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A Tortoise Shell beetle with damaged elytra. Also known as Green Tortoise beetles, the insects are characterised by their dome-shaped elytra or outer covering. The larvae of these beetles scratch the surface of the leaves leaving behind translucent patches. As they grow older, they also produce holes, eventually defoliating the plant. (Bangalore, Karnataka)

Pavan Tavrekere


“Pay attention to your subjects, no matter how common they are. You might encounter a new perspective or a new behaviour that you would have never observed before. It is better to spend some extra time on the field than repent later for missing out on moments that you could have photographed."

Equipment: Pentax KS-2, 50mm f/2.8 macro lens, two flashes, DIY diffuser

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The head of a Mantidfly resembles that of a praying mantis while the wings are transparent with delicate patterns. Their forelegs are adapted to capture their prey, and their yellow-brown banded body enables them to mimic certain species of wasps. (Bangalore, Karnataka)
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The colourful Clown Grasshopper belongs to the order Orthoptera, which also includes locusts and crickets. Colours are a big part of the grasshopper’s anti-predator adaptation. Some camouflage against their surroundings while others use bright colours to deter their predators. (Bangalore, Karnataka)

Subrata Das


“To manage depth of field in macro photography, it is important to set the camera on manual focus mode and stabilise it for better focus and sharp images. Spending some time on getting the settings right is crucial. Do not rush through the process."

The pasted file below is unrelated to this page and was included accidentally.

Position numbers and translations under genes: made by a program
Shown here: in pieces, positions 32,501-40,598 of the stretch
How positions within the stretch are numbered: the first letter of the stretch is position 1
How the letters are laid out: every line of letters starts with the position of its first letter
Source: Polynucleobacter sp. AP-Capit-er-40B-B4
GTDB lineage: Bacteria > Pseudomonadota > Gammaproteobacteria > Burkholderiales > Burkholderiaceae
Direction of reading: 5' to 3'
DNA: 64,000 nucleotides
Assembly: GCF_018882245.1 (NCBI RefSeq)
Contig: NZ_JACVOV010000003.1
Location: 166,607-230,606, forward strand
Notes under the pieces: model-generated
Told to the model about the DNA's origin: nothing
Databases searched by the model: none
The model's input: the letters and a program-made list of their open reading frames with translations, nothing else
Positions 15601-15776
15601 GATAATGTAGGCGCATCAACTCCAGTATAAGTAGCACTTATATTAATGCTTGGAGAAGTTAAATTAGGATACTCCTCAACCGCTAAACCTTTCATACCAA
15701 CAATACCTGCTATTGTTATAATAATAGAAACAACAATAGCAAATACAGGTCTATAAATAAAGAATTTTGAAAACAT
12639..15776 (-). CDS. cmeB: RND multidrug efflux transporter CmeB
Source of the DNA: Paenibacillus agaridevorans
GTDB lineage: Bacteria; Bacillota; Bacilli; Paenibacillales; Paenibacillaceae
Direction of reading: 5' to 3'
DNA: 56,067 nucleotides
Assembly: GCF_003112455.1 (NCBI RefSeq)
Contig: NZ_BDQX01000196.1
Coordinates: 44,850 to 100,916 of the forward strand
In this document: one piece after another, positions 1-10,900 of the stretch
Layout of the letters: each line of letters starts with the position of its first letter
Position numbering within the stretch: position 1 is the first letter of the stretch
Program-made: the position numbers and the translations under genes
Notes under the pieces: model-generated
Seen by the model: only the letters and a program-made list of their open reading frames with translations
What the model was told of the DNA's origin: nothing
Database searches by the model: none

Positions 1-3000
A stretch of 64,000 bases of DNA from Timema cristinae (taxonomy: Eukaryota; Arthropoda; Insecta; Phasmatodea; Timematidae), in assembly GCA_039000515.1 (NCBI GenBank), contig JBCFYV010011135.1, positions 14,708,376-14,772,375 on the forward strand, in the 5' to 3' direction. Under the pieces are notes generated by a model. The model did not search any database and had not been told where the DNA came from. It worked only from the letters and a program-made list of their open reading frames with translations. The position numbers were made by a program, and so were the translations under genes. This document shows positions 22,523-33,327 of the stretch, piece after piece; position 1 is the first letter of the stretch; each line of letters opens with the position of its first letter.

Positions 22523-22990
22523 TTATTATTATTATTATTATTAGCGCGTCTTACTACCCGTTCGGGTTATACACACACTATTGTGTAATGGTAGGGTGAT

Equipment: Canon 1300D, Canon 55-250mm lens, Raynox DCR-250

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A Metallic Jumper spider is seen with its kill, an ant. Jumping Spiders belong to the Salticidae family, and there are about 5800 species described in this family. They are found in diverse habitats across the world, although they mainly prefer tropical regions. They can jump as high as 50 times their height. (Outskirts of Siliguri, West Bengal)
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A lone queen weaver ant. Weaver ants live in colonies that consist of one or more queen ants and several worker ants. Workers perform essential functions such as building nests, defence and foraging, while queen ants lay eggs, protect and feed the larvae till they develop into mature workers. Some female offsprings leave the colony to establish their own, while others continue as non-breeding females. (Outskirts of Siliguri, West Bengal)

Jithesh Pai M


“A macro photographer must be a naturalist first, and a photographer after. Once we know the habitat and understand the behaviour of the species, photography becomes very easy. Of course, this holds true for wildlife photography in general.”

Equipment: Canon 70D & 80D, Tamron 90mm macro lens, Yongnuo 560 IV Speedlite, DIY diffuser